The New Science of Psychedelics


Psychedelic drugs have been studied with renewed attention in recent years for their potential to help treat depression and anxiety. These drugs include magic mushrooms, ayahuasca, LSD and, to a lesser extent, MDMA and cannabis.


Much more research still needs to be done, but there is certainly substantial evidence, past and present, that shows psychedelics to be a promising way to battle and treat the problems of addiction and alcoholism and their triggers; depression, mood disorders, stress, and anxiety.


For thousands of years, psychedelic drugs have played central roles in religious ceremonies as well as having been used for medicinal purposes. Archaeologists have provided evidence from fossils that shows humans used psychoactive plants for more than 10,000 years during ritual ceremonies. Psychoactive were important in the development of human society, and there is historical evidence of cultural use over the past 5,000 years.


In 1938, Swiss scientist Albert Hoffman first created LSD in a Sandoz laboratory in an attempt to duplicate natural psychedelic substances. By the 1950s, LSD became a commonly used psychiatric treatment for a variety of conditions, including alcoholism, schizophrenia and other personality disorders. The psychedelics were tested on people living with psychiatric disorders ranging from alcoholism to schizophrenia. The results were mostly positive and promising, but more research was needed.

However, testing came to a screeching halt as psychedelics, especially LSD, developed a certain reputation as a counterculture drug. In 1970, President Richard Nixon signed the Controlled Substances Act in 1970, which prohibited the use for almost every purpose — including research of these drugs.


Psychedelic drugs have long been outlawed, but now psychiatrists in America want to bring them back.


The FDA is currently clearing the way for new research under close supervision. There are trials for LSD, psilocybin, MDMA known as ecstasy, and ayahuasca, a South American brew containing a hallucinogen known as DMT.

Preliminary results are encouraging. Once again, the drugs appear to help with eating disorders, OCD and major depression, even in cases that didn’t respond to traditional antidepressants and stimulators.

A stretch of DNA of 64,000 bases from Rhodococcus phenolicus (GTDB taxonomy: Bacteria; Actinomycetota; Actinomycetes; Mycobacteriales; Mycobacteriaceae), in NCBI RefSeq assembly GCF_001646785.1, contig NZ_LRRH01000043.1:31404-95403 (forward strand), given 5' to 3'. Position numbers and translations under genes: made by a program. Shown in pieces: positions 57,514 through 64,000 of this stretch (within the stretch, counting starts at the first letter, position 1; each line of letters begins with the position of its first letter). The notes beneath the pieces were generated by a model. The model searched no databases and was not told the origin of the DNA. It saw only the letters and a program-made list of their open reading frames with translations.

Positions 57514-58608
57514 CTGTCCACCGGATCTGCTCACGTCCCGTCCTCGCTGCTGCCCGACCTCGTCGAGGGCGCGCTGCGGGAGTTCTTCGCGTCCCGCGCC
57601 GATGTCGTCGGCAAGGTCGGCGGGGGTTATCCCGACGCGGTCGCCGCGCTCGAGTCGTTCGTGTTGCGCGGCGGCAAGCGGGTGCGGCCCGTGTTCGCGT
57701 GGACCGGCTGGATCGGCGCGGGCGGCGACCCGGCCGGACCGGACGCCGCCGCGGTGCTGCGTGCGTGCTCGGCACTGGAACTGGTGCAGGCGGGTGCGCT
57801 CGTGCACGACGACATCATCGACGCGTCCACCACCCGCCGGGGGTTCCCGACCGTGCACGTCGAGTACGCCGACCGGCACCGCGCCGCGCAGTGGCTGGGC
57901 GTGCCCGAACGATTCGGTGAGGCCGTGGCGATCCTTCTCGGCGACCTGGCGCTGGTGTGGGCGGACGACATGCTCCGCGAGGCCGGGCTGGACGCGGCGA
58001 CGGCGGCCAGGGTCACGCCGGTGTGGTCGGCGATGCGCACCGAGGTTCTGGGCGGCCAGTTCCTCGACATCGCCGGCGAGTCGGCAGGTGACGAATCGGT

In 2016, a Johns Hopkins study found that about 80% of cancer patients showed clinically significant decreases in depression and anxiety within six months of receiving one to two psilocybin treatments.


To understand the nature of psychedelics, we must know what they do and how they work. Psychedelic substances, such as LSD and psilocybin work by raising serotonin levels in the brain. As a result, people feel more connected to the world around them after their psychedelic ‘trip’. This could have profound implications.


Psychiatrist Ben Sessa said at a recent conference in London on the science of psychedelics:

“Psychedelic therapy offers an opportunity to dig down and get to the heart of the problems that drive long-term mental illness in a much more effective way than our current model, which is to take daily medications to mask symptoms.”


“The drugs are not a treatment in and of themselves. Rather, they are a tool that can be used in conjunction with therapy to help people address underlying issues.”


Experts confirm that psychedelics work on a deep, emotional as well as biological level, with patients experiencing a transformative sense of positivity, benevolence, and unity during ‘trips’ that many describe as mystical. Follow-up research has shown that these effects persisted for at least 14 months — and may even be permanent.


If the drugs prove to be as safe and effective as recent research suggests, we may be on the brink of a revolution in mental health care.


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